Monday, Aug. 11, 2014.

11:53 a.m.

That’s when a fax was sent from John Curtis High School to the Louisiana High School Athletic Association.

And just like that, Division I became the high school version of the SEC. And the LHSAA playoffs all of a sudden received a much-needed breath of fresh air. (Remember all the blowouts last December?)

John Curtis had officially announced its decision to play up another classification and compete with the big boys.

Evangel Christian, Teurlings Catholic and St. Thomas More joined the mix as well on Monday, the last day for teams to declare intentions of playing up.

The Division I playoffs, which was basically just a glorified Catholic League do-over tournament last season, is now one of the most intriguing classifications in the LHSAA.

But now things are a whole lot more interesting with 12 teams that will be competing for a title.

Rabid fans were already ranting on social media Monday about the possibilities of a possible Division I championship game between Rummel and John Curtis at the Merecedes-Benz Superdome.

With both of the Metairie schools already garnering national preseason rankings, don’t expect that buzz to stop anytime between now and Dec. 5 when the title game is scheduled to be played.

But the rest of the Catholic League, along with Catholic High and St. Paul’s, will have a say-so in that as well.

What does the move mean for Division I?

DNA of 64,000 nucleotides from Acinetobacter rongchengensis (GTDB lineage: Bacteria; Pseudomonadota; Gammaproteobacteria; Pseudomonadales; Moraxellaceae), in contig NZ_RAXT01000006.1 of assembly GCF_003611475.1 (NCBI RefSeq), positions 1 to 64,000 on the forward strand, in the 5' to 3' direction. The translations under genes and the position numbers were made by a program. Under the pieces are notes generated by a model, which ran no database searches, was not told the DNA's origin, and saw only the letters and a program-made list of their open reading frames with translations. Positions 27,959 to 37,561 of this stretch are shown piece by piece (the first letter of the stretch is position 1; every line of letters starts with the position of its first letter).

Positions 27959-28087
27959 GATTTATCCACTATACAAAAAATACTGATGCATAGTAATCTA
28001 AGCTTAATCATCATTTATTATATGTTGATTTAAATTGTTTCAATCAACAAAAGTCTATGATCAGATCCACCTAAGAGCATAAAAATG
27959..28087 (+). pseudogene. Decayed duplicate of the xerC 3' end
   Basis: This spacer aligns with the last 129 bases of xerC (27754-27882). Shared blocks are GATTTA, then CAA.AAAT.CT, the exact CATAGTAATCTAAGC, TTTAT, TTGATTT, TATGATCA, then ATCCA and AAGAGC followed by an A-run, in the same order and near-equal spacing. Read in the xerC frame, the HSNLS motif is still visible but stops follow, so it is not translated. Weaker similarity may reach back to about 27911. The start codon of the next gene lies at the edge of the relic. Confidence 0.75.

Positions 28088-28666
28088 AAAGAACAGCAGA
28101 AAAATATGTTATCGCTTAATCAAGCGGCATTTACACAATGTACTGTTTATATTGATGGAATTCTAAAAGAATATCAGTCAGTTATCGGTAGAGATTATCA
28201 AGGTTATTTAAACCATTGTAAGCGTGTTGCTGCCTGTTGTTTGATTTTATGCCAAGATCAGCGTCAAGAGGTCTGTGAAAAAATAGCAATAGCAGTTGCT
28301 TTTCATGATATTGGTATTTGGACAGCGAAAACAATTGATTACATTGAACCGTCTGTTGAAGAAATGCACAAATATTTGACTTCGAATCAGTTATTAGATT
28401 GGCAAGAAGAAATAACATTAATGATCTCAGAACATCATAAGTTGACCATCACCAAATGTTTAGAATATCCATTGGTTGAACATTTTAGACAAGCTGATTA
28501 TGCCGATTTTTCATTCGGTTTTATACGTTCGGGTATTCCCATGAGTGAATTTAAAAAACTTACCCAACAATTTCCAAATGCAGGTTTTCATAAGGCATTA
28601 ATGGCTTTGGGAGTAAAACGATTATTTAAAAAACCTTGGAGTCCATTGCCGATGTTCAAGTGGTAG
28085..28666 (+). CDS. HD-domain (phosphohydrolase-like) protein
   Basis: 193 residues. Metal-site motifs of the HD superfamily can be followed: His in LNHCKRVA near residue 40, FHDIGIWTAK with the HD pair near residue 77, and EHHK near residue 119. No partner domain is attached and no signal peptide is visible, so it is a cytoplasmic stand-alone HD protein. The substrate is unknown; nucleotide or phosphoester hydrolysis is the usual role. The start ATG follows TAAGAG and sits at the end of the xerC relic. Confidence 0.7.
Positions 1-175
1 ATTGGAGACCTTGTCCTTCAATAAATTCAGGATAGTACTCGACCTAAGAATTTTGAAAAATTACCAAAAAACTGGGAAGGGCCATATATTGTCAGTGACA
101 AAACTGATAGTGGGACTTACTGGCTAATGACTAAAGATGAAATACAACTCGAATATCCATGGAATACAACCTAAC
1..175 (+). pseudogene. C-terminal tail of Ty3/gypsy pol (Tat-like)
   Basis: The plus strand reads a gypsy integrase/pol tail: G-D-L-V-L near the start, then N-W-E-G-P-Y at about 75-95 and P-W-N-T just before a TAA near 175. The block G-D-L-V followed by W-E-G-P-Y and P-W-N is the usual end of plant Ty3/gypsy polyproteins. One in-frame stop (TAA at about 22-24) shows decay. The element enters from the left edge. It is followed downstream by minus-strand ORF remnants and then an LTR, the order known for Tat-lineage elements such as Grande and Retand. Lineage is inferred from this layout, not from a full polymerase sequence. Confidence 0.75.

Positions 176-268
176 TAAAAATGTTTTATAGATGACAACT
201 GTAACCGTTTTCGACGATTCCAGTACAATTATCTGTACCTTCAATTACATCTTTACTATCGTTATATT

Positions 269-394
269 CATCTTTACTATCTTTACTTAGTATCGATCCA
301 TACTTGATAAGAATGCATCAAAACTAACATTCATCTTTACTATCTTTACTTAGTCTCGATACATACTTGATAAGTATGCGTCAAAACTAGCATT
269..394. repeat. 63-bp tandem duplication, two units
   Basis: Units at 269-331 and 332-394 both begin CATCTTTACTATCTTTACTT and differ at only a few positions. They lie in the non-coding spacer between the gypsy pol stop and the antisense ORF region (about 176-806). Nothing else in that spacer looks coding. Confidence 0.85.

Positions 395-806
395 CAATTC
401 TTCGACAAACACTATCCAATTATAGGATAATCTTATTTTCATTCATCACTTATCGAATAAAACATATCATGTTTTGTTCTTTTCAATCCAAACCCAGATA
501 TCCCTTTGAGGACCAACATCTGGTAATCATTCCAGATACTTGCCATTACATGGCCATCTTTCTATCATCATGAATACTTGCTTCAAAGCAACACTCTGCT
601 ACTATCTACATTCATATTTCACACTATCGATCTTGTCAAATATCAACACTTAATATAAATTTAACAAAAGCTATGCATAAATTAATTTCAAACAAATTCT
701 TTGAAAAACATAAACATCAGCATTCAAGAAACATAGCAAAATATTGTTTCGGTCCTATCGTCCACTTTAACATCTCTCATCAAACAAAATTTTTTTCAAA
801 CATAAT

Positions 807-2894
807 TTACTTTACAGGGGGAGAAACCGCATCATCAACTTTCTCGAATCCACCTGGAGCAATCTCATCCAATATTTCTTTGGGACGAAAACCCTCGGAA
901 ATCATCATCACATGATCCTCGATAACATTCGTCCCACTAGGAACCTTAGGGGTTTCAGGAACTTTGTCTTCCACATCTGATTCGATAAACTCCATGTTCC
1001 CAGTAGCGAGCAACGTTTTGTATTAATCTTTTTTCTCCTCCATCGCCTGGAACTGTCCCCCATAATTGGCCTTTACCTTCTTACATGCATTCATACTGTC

Well, the obvious is that it will be much more competitive with perennial powers Curtis and Evangel Christian joining in.

Also, it likely will mean more money for the schools.

Ticket sales at a Curtis vs. (insert the name of any Catholic League school team) game will be far greater than any gate produced by Curtis against one of the overmatched opponents it has played in the playoffs in recent years.

Curtis has made it to the championship game 18 straight years and is a mind-boggling 71-0 in playoff games leading up to the title game during that stretch.

The division is now more competitive.

And so is Division II.

Division II lost four good teams with the departure of Curtis, Evangel, St. Thomas More and Teurlings Catholic. But it also perhaps gave teams in the division a better chance now that the Patriots are gone.

Frank Monica, head coach at St. Charles Catholic, had to feel like Christmas came early on Monday.

His school is one of the smallest in the division and competes in the district with Curtis.

His Comets will still play Curtis in the regular season, but won’t have to face Curtis again in the postseason like he did last season. (Curtis beat St. Charles by a combined score of 94-13 in the two 2013 meetings.)

“In a way, it’s a relief,” Monica said. “Not saying it will be any easier, but at least it gives you an opportunity. They (Curtis) are a storied program. They are just real physical. We just don’t match up well with them. It makes it an open field and everyone left has a chance.”

But the move may help more than just Division I and Division II. It could also be a move to help everyone.

Both coaches hope it helps resolve some of the friction caused by the split format that separates the select and nonselect schools.

“I don’t like our state being separated,” Curtis said. “Whatever we can do as long as we can do and it’s not detrimental to our school we want to do our part in putting it back together.”

Monica, who has coached for 44 years, agrees.

“I think the play-up factor is a positive step,” Monica said. “That’s what caused everything when teams stopped being allowed to play up. It caused a lot of the friction. This is going to help create less friction.”

Time will tell.

We’ll know more on Dec. 5, when Rummel or Curtis (or maybe somebody else) hoists the championship trophy.

Both of them won’t win.

But in the end, maybe everybody wins.